Following graduation Professor Hanson joined the UK Atomic Energy Authority where he worked on mixer-settlers before joining the University of Bradford in 1960. There he continued his research developing and leading an internationally recognised teaching and research centre in the science and technology of liquid-liquid (solvent) extraction. In addition to publishing many scientific papers he published several seminal books including the Handbook of Solvent Extraction that he edited with Professors Lo and Baird in 1983. He also directed a series of continuing education courses on solvent extraction that were presented on a regular basis around the world. He was Secretary to the Organising Committee for the International Solvent Extraction Conference (ISEC'71) and when the International Committee for Solvent Extraction (ICSE) was established in 1974 he was the unanimous choice as General Secretary. Professor Hanson was also an active member of the Society of Chemical Industry and was a founder member of the Solvent Extraction Group (now the Separation Science and Technology Group) of the Society later becoming its Chairman. He was also a Vice-President of the Society.
Recipients of the Carl Hanson Medal:
ISEC Award goes to Erkki Paatero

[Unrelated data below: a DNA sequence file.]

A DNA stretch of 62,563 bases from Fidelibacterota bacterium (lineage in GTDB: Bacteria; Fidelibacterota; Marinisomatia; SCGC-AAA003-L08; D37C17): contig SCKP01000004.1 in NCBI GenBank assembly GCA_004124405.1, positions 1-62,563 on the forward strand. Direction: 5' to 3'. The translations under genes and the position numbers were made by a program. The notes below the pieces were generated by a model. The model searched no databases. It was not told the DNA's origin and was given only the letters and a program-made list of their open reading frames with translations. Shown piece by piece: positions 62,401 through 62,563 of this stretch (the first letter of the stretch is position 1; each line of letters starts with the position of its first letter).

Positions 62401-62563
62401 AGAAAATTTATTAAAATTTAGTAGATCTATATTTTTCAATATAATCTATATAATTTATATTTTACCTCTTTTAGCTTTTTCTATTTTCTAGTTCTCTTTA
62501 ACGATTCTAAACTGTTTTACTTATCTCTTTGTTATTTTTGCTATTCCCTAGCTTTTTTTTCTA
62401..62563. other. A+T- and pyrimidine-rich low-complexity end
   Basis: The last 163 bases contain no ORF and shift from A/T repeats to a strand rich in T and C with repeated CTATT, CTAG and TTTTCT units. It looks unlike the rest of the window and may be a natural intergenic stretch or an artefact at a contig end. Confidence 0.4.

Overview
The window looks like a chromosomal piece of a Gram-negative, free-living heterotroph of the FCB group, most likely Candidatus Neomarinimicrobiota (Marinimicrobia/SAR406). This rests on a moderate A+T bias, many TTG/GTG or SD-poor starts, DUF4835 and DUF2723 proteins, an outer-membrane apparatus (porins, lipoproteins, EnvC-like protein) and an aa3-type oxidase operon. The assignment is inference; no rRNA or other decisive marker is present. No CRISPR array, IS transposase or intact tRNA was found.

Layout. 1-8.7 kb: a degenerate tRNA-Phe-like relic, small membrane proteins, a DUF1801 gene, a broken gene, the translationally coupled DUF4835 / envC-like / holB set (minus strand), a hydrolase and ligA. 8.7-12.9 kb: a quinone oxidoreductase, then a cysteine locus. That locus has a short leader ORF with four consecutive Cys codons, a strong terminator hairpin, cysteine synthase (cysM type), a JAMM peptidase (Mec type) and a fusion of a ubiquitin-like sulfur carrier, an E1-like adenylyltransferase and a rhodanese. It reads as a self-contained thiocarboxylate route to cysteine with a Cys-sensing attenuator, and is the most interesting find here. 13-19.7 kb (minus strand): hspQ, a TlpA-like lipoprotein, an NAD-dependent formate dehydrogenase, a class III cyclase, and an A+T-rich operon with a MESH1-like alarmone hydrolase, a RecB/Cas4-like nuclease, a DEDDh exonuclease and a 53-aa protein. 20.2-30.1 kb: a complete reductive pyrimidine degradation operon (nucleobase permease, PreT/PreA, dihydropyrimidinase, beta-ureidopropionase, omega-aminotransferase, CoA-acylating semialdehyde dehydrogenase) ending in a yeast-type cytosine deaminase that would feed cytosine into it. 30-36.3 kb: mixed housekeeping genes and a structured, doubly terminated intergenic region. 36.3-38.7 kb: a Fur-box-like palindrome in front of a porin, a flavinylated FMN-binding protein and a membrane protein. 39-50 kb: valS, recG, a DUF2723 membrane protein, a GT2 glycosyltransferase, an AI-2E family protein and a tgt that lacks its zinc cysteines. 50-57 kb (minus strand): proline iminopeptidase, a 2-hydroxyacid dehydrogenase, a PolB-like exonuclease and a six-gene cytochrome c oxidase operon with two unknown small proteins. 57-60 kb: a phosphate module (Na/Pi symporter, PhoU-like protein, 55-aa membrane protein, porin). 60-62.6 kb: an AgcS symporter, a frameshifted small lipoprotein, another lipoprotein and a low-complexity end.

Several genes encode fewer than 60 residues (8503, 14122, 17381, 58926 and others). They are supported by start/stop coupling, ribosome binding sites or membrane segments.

The ISEC award was instituted in 2014 at the ISEC 2014 conference in Wurzburg by the International Committee of Solvent Extraction (ICSE) to recognise significant contributions which have advanced the wider field of solvent extraction (SX). The AWARD should encourage the pursuit of technological advances and innovative thinking in the SX industry thereby enhancing its professional status.
The 2017 ISEC Award was given to Prof. Paatero who has had first a long academic career first at the Åbo Akademi University and then as a full professor at the Lappeenranta University of Technology. In 2008 he joined Outotec Ltd which is a global provider of solvent extraction technology. At Outotec he was technology director with responsibility for new developments in hydrometallurgy. Erkki Paatero has been during his professional career involved in the utilization of the surface and colloid chemistry knowledge in metal extraction especially for cobalt, nickel and uranium. At ISEC 1988 in Moscow he gave his first presentation on that topic. He also worked with the technology developments related to the solvent extraction of copper. Research related the co-extraction of Fe and Mo has resulted in patented technology. His other achievements were the technology developments for base and precious metal separations in chloride media. Prof. Paatero is the main inventor in the patents related to a new Au SX process and a process for Cu and Zn extraction from chloride containing leach solutions. Another significant contribution is the development of a production process for sitostanol from[CP1] pulp crude soap based on the separation of the compounds. To summarize his name is associated with 30 patents (plus more than 30 are protected) to that proves his significant contribution to the solvent extraction industry.